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US opposes 2% global taxation on billionaires from 2024 

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The Biden administration has opposed a proposal to institute a worldwide tax on the assets of the ultrawealthy, which is under consideration by some members of the G20 group of advanced economies. 

The U.S. Treasury Secretary, Janet Yellen, made this known while emphasizing the U.S. stance on progressive taxation, advocating for a system where the wealthy contribute a larger share of their income compared to individuals with lesser means, according to Voice of America. 

However, she voiced skepticism regarding the feasibility of implementing a global arrangement for taxing billionaires and redistributing proceeds, stating that such a plan is not something the United States can endorse. 

France is continuing to push for governments to negotiate rules that would echo deals around 140 countries on a minimum levy for corporations and rules for taxing the world’s largest digital firms. 

Though the rate is not clear, it may be close to 2 per cent.

 The U.S. position presents a considerable obstacle to the proposal’s implementation, despite support from leaders of other major economies such as France and Brazil.

Yellen’s remarks signal a departure from the administration’s backing of a global minimum tax on international businesses, a measure she played a pivotal role in brokering earlier in President Joe Biden’s term. 

The proposed tax on billionaire wealth aims to curtail tax avoidance strategies employed by the ultrawealthy, who often transfer assets across borders or to tax havens beyond the reach of their home-country tax authorities.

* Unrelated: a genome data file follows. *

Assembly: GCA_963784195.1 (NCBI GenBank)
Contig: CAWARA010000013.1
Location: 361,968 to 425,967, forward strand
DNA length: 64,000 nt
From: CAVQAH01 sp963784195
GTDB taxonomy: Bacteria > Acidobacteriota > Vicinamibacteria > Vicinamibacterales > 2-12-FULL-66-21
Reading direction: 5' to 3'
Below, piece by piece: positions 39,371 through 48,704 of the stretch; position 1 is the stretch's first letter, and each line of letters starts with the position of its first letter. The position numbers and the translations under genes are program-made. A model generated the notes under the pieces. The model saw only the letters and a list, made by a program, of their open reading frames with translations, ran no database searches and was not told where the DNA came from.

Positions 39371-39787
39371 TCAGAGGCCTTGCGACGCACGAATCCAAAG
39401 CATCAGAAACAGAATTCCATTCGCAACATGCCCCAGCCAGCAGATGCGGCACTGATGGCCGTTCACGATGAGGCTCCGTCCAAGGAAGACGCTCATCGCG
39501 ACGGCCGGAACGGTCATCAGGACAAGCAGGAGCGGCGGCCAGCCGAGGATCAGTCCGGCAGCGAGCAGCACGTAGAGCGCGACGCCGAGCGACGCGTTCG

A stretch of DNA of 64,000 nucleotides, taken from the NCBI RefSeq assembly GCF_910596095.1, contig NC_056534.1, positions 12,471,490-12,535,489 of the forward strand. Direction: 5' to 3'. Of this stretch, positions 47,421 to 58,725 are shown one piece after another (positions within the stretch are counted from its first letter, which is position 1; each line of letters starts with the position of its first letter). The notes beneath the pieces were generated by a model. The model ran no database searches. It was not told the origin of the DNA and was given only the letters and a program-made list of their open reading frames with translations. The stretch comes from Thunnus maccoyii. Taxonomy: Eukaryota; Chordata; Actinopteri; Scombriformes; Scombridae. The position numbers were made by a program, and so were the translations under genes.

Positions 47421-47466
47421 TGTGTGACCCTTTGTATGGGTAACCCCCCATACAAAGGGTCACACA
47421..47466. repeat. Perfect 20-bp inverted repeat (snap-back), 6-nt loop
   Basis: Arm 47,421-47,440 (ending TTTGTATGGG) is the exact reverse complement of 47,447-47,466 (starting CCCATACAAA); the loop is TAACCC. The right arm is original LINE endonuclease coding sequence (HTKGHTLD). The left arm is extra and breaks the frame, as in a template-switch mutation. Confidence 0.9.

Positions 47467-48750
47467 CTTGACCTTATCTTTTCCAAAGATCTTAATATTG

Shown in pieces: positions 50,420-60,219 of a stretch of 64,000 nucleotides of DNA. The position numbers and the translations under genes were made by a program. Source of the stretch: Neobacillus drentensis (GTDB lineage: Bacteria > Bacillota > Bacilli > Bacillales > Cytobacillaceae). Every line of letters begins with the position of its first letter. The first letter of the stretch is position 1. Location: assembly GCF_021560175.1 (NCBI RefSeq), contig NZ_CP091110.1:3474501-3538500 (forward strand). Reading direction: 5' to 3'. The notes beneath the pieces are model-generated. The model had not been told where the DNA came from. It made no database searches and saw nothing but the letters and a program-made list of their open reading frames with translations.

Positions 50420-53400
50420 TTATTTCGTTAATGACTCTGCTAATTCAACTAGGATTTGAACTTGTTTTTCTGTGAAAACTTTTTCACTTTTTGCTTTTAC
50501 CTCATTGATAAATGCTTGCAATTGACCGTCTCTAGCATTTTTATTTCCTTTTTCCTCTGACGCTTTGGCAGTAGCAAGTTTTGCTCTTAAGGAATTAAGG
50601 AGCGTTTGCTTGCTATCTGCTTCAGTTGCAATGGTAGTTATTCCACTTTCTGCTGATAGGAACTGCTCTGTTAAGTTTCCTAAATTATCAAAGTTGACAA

By shifting the focus from income to wealth taxation, the plan seeks to prevent billionaires from exploiting investment strategies that yield substantial wealth with minimal taxable income. 

Economist Gabriel Zucman, Director of the European Union (EU) Tax Observatory, advocates for international coordination to address the regressive nature of current taxation systems, which often result in lower effective tax rates for billionaires compared to average taxpayers.

Zucman proposes a 2% annual tax on the wealth of approximately 3,000 billionaires worldwide, estimating that it could generate $250 billion in annual revenue. 

Support for the proposal extends beyond economists, with MIT professor, Esther Duflo, advocating for both the 2% tax on billionaire wealth and a global tax on international businesses.

Duflo argues that the proceeds should be directed towards assisting developing nations in adapting to climate change, framing it as a moral obligation for wealthy nations to contribute their fair share. 

While proponents emphasize the need for international cooperation to address economic inequality and environmental challenges, opposition from influential stakeholders like the United States underscores the formidable hurdles facing the proposal.

Despite endorsements from countries like France and Brazil, the path to implementing a global tax on billionaire wealth remains uncertain, highlighting the complexities of international taxation and the divergent interests of participating nations. 

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